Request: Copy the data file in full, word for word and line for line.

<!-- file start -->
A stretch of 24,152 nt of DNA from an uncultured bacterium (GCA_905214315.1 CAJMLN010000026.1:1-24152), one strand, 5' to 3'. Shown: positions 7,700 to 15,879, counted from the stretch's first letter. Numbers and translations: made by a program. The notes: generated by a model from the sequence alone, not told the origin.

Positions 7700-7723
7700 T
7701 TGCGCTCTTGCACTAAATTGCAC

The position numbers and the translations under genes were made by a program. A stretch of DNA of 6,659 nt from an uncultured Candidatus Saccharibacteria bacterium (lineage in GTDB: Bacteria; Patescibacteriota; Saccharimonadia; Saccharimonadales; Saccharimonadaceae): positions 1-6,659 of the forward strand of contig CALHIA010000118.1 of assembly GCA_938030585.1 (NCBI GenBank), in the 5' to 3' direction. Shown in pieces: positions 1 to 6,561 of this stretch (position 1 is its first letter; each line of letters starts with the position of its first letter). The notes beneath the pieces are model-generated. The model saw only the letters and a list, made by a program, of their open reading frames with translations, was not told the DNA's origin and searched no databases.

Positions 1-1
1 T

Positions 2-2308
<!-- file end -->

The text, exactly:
A stretch of 24,152 nt of DNA from an uncultured bacterium (GCA_905214315.1 CAJMLN010000026.1:1-24152), one strand, 5' to 3'. Shown: positions 7,700 to 15,879, counted from the stretch's first letter. Numbers and translations: made by a program. The notes: generated by a model from the sequence alone, not told the origin.

Positions 7700-7723
7700 T
7701 TGCGCTCTTGCACTAAATTGCAC

The position numbers and the translations under genes were made by a program. A stretch of DNA of 6,659 nt from an uncultured Candidatus Saccharibacteria bacterium (lineage in GTDB: Bacteria; Patescibacteriota; Saccharimonadia; Saccharimonadales; Saccharimonadaceae): positions 1-6,659 of the forward strand of contig CALHIA010000118.1 of assembly GCA_938030585.1 (NCBI GenBank), in the 5' to 3' direction. Shown in pieces: positions 1 to 6,561 of this stretch (position 1 is its first letter; each line of letters starts with the position of its first letter). The notes beneath the pieces are model-generated. The model saw only the letters and a list, made by a program, of their open reading frames with translations, was not told the DNA's origin and searched no databases.

Positions 1-1
1 T

Positions 2-2308